Welcome to the Sentinel Blog!
We are proud to feature a carefully curated collection of articles and other content related to the most important technology topics of today and beyond. Our posts are composed and edited by Sentinel’s ALWAYS ENGAGED team of solutions architects, engineers, project managers and other subject matter experts.
Hyperconverged Infrastructure (HCI): The Future of High Performance Computing
By Geoff Woodhouse, Sentinel Solutions Architect
High performance computing has always used the best and fastest hardware on the market. The costs are always expensive, but a necessity to make every piece of the system achieve top speeds. From the processor to the memory to the special low latency networking cards, every fraction of a second counts. This includes the switching and the Fibre Channel SAN running 15K drives. While that remains a standard way to build high performing systems, the birth of Hyperconverged Infrastructure (HCI) technologies like vSAN, 3D XPoint, and NVMe allows the storage to be much faster and closer to the server compared to having it on a centralized SAN on the network.
VMWare’s vSAN and other technologies like it bring centralized storage to the server. This type of software requires multiple nodes for resiliency so the data remains safe even if a node loses power or a hard drive dies. For example, if a server does lose power, the software will realize it lost a copy of the data and will start building a new copy across the remaining nodes in an effort to keep the data secure. Once the server is brought back online, the system evaluates everything and updates the cluster.
In addition to this software, there have also been recent hardware improvements on the servers themselves. There is now 3D Xpoint technology developed by Intel and Micron. With 25,000 IOPS and 300 microsecond latency, this new technology is the fastest storage there is. Another example is Intel’s Optane, also known as M.2 drives, which are available in retail stores. This new technology approaches the speed and density of RAM, but stores data like a hard drive. It runs on Non-Volatile Memory Express (NVMe). Since Solid State Drives are so much faster than Hard Disk Drives, a bottleneck develops at the RAID controller in the server. M.2 drives remove the standard RAID controller and use the new NVMe technology to talk directly to the server on the PCI bus.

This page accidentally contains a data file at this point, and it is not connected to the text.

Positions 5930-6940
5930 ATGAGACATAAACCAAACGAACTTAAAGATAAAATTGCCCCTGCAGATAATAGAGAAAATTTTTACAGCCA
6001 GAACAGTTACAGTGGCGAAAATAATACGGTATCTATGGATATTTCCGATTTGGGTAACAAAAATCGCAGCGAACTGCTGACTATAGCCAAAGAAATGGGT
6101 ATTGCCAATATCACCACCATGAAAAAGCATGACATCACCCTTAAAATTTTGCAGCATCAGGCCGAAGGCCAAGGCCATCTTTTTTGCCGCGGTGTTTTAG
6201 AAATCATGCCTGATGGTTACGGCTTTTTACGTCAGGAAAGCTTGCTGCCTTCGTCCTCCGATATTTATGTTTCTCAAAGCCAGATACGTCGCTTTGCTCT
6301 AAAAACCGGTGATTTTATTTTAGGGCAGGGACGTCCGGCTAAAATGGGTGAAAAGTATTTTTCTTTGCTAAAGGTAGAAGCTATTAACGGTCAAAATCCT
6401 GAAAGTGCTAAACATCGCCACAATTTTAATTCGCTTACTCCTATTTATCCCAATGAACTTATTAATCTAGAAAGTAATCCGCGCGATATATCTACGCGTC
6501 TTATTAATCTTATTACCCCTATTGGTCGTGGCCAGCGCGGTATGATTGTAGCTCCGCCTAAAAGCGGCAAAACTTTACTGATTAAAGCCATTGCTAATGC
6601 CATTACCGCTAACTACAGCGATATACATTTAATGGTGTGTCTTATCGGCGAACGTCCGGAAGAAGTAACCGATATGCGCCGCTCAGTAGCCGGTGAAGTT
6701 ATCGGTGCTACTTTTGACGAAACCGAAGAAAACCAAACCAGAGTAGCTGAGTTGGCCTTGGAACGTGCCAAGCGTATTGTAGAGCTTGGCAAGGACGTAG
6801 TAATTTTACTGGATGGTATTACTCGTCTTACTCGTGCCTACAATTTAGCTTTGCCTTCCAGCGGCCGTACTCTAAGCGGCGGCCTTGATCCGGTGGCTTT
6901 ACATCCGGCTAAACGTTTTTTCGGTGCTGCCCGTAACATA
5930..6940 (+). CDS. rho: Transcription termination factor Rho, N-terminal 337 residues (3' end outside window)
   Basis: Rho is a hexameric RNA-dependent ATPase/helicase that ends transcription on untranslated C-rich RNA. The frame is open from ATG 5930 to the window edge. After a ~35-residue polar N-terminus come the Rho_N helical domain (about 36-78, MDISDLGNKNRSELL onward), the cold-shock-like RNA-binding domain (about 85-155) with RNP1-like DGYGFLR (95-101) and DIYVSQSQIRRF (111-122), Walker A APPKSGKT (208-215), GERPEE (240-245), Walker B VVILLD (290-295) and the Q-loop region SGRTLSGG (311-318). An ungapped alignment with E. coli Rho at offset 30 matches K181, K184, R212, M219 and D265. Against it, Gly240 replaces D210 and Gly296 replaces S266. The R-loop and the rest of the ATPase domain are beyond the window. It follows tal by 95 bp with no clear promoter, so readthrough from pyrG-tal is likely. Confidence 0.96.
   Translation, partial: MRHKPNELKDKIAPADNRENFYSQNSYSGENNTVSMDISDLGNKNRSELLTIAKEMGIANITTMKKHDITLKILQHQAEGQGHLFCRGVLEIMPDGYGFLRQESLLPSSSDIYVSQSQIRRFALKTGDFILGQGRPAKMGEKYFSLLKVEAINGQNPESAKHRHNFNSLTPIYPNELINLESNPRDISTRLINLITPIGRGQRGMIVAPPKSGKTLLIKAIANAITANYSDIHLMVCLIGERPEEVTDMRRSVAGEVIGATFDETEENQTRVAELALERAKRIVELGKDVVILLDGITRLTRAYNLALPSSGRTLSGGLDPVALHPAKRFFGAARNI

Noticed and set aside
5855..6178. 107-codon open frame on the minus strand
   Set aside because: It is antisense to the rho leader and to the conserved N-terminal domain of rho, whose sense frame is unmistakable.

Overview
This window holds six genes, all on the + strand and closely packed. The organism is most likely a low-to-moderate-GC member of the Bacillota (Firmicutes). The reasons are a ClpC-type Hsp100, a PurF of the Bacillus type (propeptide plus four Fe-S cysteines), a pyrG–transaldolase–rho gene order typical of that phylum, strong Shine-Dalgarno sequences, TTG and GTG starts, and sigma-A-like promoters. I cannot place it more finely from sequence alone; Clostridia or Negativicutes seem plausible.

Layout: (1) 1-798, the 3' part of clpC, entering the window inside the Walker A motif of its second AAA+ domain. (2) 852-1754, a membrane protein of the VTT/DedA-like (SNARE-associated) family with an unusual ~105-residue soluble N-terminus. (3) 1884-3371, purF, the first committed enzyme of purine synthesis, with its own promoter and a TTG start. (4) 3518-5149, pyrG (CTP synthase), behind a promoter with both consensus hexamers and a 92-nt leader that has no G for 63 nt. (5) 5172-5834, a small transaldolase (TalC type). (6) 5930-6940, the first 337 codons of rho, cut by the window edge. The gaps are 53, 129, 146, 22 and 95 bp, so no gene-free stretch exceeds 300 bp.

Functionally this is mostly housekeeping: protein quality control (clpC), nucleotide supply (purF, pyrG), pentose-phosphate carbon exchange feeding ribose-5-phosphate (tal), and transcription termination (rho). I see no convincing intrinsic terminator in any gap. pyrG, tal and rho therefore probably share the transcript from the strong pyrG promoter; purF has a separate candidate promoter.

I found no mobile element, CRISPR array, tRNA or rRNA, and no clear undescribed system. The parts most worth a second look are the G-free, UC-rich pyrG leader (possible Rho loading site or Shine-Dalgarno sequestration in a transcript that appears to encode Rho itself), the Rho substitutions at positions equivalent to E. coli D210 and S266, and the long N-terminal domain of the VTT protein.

One of the biggest challenges with this new type of M.2 storage running on NVMe concerns space. On the standard retail market, a 3TB SATA drive is priced around $50 and a 1TB SSD costs $300, while the significantly smaller 512GB M.2 is also $300. As with all technology, the price is less about the amount of space you get, but how fast it operates. Eventually the storage on these devices will improve and become an even more viable solution for high performance and data center workloads.
With all of these
advances in this new type of software and hardware, there are huge performance
benefits to the data sitting on the server. When compared to the delays of
going through the local network and accessing a high speed SAN, it is clear
this new technology will be the future of high performance computing. Sentinel
remains Always Leading by helping our customers find the technology to improve
the speed and performance of their business. If you would like to learn more
about HCI and how recent innovations can help you achieve new heights, please contact us.
Mitigating Cyber Risks: Part 1
By Ted Joffs, Sentinel IT Solutions Team Lead